At Jitra the defenses were incomplete and the British troops were also relatively inexperienced. There was also some bad luck – never hurts to catch an enemy loaded in trucks with even tanks (even Japanese tanks).

The Japanese got to Singapore using those bypass tactics. Singapore's reputation as a fortress was based on defenses designed to repel an attack from the sea – against the actual attack from the landward side they were inadequate. During the battle infiltration and bypassing of centers of resistance was also used.

Failures in command by British officers were also a significant factor in all of those battles – particularly a continual underestimation of Japanese capabilities.

That eventually changed as a result of those and other early battles.

Personal logo Patrick R Supporting Member of TMP10 Aug 2018 2:07 a.m. PST

The Japanese performed exceptionally well as long as they had orders and a clearly defined script. The Japanese officer corps spend decades trying to modernize their army. They eagerly dissected every new development to check if it was suitable for use in their own plans.

As we have seen in 1941, this paid off. The Japanese had extensively rehearsed and planned their attacks. They had anticipated many major problems and figured ways to counter them. Officers were trained not only to execute the plans, but also to improvise if necessary, a feature that isn't really appreciated in our Western narrative.

Japanese officers were often highly educated and when interrogated after the war by psychiatrists the so-called Samurai spirit didn't really exist, not the way we see it.

The Western view of Japanese military is that of a Samurai in modern times and officers were often inspired by them, much in the same way a Marine looks up to Dan Daly, but they saw themselves as modern soldiers above all. The mystical and worship aspects were far less prevalent than commonly believed. Walk into a Japanese officer's mess in those days and you'd hear Jazz music, people discussing cars, women, sports, current affairs etc. This image is much more a post-war-trauma response, where they saw the modern Japanese army having failed for not being more like the Samurai of old, a sentiment that then permeated into the popular culture of films and Japanese portrayal of soldiers becomes one of bold-spirited Samurai warriors overwhelmed by an enemy that was little more than the blunt force of modern technology. Whereas the Japanese military was among the most eager to embrace technology to begin with.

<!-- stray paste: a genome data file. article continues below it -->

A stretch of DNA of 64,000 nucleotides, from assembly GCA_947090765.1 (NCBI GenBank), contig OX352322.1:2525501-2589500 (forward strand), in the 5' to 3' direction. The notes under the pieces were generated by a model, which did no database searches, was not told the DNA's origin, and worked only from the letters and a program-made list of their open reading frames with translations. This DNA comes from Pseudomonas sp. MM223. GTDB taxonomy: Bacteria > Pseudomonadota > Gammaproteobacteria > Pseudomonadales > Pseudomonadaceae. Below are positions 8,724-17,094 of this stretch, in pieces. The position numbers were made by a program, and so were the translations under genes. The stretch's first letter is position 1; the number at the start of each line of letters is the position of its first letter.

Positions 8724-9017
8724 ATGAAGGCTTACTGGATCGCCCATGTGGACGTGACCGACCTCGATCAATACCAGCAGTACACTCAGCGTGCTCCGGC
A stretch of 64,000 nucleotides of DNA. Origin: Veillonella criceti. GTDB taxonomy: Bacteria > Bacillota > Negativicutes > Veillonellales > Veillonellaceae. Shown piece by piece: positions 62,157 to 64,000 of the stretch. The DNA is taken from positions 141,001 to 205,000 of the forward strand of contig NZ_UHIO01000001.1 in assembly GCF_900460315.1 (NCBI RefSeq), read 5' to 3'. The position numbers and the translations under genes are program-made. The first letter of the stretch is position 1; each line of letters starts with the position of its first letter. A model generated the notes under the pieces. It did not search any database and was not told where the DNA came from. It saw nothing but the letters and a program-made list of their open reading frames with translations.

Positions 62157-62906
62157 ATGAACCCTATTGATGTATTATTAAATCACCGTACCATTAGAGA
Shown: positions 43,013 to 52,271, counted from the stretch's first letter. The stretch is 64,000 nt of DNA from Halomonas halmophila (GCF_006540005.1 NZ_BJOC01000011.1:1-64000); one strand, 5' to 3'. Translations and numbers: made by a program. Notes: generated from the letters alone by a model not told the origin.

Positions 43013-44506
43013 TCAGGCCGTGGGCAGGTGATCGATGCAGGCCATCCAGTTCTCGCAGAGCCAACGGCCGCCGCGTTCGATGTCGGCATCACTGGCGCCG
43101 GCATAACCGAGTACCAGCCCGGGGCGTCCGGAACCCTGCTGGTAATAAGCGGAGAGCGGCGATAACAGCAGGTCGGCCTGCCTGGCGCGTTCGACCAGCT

A good example is the ambivalence the Japanese had towards the transition from the Kyu Gunto (western inspired sword) to the Shin Gunto (drop forged mass produced traditional Katana style sword), many officers felt that it was a relic of the past, a kind of step backwards. Much ink was spilled in discussion over this and some warned that it might give the already slightly unhinged junior officer cadre some really weird ideas. For a US equivalent one would look to people who think that gun development stopped right after the Single-Action Colt 1873 was introduced and anything more modern than a Henry rifle is of the devil, while others bemoan that they can't get anything more radically modern than an upgraded AR-15.

The critical mistake of the Japanese in WWII was to underestimate the ability of the enemy to make a come back and keep the war effort going. They did not underestimate the US and planned to inflict as many humiliating defeats as possible so the US would rather sue for peace than to embark on a major campaign to retake areas that were not even within their own sphere of control to begin with. They never achieve this, due to a combination of dumb luck and persistence on the US side.